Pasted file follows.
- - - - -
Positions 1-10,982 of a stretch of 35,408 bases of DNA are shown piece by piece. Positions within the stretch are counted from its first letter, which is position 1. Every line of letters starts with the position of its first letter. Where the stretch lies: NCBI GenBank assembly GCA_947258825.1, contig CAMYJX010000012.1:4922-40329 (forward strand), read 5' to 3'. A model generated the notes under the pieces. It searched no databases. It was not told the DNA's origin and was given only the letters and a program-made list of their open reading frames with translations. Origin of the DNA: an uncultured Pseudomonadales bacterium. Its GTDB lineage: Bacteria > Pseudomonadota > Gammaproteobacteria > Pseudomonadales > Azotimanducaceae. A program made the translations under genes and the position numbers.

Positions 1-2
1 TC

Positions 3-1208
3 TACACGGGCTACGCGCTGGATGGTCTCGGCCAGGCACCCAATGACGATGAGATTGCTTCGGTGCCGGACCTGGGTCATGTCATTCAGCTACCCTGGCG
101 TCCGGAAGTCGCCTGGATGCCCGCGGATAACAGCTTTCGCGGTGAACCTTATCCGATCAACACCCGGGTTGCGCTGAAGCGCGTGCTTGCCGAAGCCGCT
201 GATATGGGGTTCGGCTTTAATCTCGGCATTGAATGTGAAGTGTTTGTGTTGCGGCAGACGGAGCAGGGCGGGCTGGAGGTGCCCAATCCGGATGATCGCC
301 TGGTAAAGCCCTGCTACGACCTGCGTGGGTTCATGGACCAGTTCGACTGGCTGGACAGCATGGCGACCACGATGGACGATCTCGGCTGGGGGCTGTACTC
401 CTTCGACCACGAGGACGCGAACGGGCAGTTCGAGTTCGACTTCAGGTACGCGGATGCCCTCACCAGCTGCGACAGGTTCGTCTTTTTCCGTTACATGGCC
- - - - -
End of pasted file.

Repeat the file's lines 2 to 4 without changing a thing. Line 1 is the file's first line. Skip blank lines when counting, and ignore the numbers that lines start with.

Positions 1-2
1 TC

Positions 3-1208